Barcelona is well known for spectacular graffiti, but strict legal opposition to street art in any form betrays a pervasive controversy. When you’re in Barcelona, take a walk through the hundreds of colorful streets, parks and alleyways decorated by grafiteros and see which side you’re on.
Street art is innately public, and so as a whole it has to stand up to a level of controversy comparable to other public spectacles like Britney’s love handles, Kim Jong Un’s love life, Mel Gibson’s flagrant racism, etc. The past has shown that Britney can fight her way back into our approval and even Mel’s ridiculousness is forgiven as soon as What Women Want plays on cable, but the dialogue surrounding street art is an ongoing battle that shows no signs of cooling. Nowhere is the divide more apparent than in Barcelona, which is simultaneously home to a grand cornucopia of street art and artists, and to a time-honored and law-enforced tradition of blank city walls.
So What’s the Beef?
Of course, there’s the issue of private property: if I own a blank wall in the city, I want to choose what color to paint it—I don’t want some yahoo coming in one night and throwing up a 2-storey ode to Willie Nelson. But the crux of the issue seems to be whether the artist intends to beautify the public domain or whether they’re just marking their territory with toxic, non-biodegradable urine. In Barcelona, The Law changed the discussion in a big way in 2011 by prohibiting store owners to hire street artists from decorating their roll-down security gates, which fairly nullifies the “it’s my wall, I’ll paint what I want on it” reasoning. It seems like Barcelona’s anti-grafitero alliances are more concerned with kissing up to finicky artistic tastes held by the vocal few than with property issues, because The Rules say the government must approve of any painting that can even be seen from public places.
Obliquely opposing this nonsense is a growing set of spunky gallery owners who set up shop in posher districts around town and hawk commoditized and portable versions of street art. Base Elements in the tourist-prime Barri Gótic welcomes artists from around the globe and flagrantly exhibits their street-art sensibilities through the windows to all who may pass. Just a few blocks over is the Montana Shop and Gallery which proudly offers high-quality (Montana Brand, of course) spray paint next to clothing and less utilitarian works by street artists. It may seem at first glance that by capitalizing on something inherently free, these galleries are somehow castrating the spirit of street art and robbing it of its anarchistic grit. True, to a point, but what they’re also doing is doubly positive for street art and its various constituents:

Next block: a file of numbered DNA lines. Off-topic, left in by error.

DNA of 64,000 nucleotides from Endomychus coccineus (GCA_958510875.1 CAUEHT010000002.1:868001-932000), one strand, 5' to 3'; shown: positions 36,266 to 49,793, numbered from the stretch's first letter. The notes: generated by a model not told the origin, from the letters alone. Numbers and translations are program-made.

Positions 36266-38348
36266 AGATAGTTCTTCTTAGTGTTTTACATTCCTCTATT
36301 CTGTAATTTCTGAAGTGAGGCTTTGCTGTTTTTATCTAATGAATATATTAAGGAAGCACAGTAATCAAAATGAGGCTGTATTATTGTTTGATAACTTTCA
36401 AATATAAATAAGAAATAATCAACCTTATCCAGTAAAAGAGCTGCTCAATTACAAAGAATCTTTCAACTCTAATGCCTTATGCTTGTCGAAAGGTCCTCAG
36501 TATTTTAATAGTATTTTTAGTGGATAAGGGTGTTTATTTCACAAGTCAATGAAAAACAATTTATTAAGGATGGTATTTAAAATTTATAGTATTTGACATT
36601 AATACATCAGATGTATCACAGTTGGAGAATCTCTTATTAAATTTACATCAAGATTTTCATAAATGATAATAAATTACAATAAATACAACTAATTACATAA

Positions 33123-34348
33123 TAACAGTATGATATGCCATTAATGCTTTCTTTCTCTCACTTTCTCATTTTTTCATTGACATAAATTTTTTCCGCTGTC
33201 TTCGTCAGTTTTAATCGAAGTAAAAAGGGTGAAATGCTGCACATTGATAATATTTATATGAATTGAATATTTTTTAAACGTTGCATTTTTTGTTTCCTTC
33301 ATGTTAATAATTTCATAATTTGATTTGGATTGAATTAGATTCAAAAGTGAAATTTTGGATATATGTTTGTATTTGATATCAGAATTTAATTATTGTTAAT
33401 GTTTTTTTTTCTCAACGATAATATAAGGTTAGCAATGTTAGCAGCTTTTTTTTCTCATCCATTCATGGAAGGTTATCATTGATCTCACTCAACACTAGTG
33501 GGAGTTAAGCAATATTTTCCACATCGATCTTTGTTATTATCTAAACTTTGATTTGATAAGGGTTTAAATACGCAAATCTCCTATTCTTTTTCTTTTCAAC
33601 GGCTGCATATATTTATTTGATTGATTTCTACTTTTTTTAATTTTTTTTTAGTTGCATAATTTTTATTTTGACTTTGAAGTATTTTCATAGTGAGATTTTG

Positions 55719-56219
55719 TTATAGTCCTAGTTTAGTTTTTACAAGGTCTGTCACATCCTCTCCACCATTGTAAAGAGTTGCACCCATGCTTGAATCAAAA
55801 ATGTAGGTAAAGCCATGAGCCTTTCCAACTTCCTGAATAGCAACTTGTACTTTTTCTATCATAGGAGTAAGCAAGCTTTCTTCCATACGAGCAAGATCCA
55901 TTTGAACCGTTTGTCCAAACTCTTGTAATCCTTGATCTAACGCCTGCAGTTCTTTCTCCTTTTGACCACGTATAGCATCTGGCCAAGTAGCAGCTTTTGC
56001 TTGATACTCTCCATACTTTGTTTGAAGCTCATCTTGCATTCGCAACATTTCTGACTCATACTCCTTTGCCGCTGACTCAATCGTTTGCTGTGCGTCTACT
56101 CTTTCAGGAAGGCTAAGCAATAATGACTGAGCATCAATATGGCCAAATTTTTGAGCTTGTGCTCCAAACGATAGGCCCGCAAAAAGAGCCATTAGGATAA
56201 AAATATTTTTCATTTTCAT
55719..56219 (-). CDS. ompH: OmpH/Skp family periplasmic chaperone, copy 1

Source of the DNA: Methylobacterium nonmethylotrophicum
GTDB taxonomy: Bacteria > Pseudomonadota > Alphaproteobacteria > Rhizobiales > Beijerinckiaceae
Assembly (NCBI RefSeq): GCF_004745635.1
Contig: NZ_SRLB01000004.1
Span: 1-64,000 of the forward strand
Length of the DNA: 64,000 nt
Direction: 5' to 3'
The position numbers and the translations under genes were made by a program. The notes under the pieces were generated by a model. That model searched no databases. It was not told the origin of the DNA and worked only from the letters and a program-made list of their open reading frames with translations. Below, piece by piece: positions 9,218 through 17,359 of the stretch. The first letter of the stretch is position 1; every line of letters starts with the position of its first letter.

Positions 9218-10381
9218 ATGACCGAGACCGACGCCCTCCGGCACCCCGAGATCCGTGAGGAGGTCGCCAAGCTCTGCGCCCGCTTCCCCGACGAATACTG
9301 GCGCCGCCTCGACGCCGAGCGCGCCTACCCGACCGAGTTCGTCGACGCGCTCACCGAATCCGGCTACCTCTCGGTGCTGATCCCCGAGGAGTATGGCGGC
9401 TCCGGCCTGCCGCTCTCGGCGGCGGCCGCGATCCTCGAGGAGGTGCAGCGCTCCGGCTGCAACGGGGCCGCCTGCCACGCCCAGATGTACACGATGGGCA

1. They’re helping legitimize popular street artists by putting large price tags on the same work that puts them at odds with the law. I’m sure even the most diligent scrub-down-crew members think twice about nullifying a Banksy when his portables go for over 100,000 GBP. What this also means is that newly legitimized street artists have new opportunities, new apartments, new circles of friends and, not surprisingly, a lot of them leave the street—we may mourn the loss for a time, but in a place like Barcelona there’s a line of young guns ready to fill the void and further The Cause.
2. The galleries place their wares facing out of floor-to-ceiling windows where it’s no more hidden than if it were out there on the freshly scrubbed wall next door. Even more, they’re bringing graffiti into the neighborhoods that the city makes the most effort to protect and “keep clean.” These street–art friendly galleries found a way to bring the system down from the inside and prove that the public’s brains won’t explode if they’re accidentally face-to-face with a piece of art they don’t like.
Another 80-degree turn from these gentrifiers of public art are the collectives and gallery-type things that first-and-foremost preserve the grimy spontaneity of street art. La Galeria de Magdelena works in a variety of ways to bring art outside of stuffy fluorescent-lit interiors and encourage alternative and interactive appreciation. They also work hard to fill empty walls on abandoned buildings, negotiating between trigger-happy painters and bureaucrats.
Coordinators of PobleDubSec makes sure that a corner of Barcelona untouched by restrictive graffiti law stays vibrant and gets used right. They host concerts, street parties and “Graffiti Jams” during the summer to keep the vibe fresh. And, of course, you’ve got the artists themselves, who say everything that needs to be said through their paint, tar, wheat paste or what-have-you.
Who’s Spraying Now?
As you’d expect from a graffiti hub this big, Barcelona’s scene is both disparate and cohesive, made up of locals, expats, oldskoolers, BFA holders and, of course, punk kids. If you’re thinking of tagging up that whitewashed brick next to your Barcelona apartment, you’d better make it good because there’s some tough competetion. Here’s a smattering of the most prolific and loved/ hated of Barcelona’s own grafiteros:
But someone’s always moving up and out of the scene and getting replaced by some kid with a bandana and no desire to be in math class, so the graffiti players are in constant flux. When you get to Barcelona just remember to keep your eyes peeled, because these walls are still a battleground, and what may be a masterpiece one day could be polished like a giant boot the next.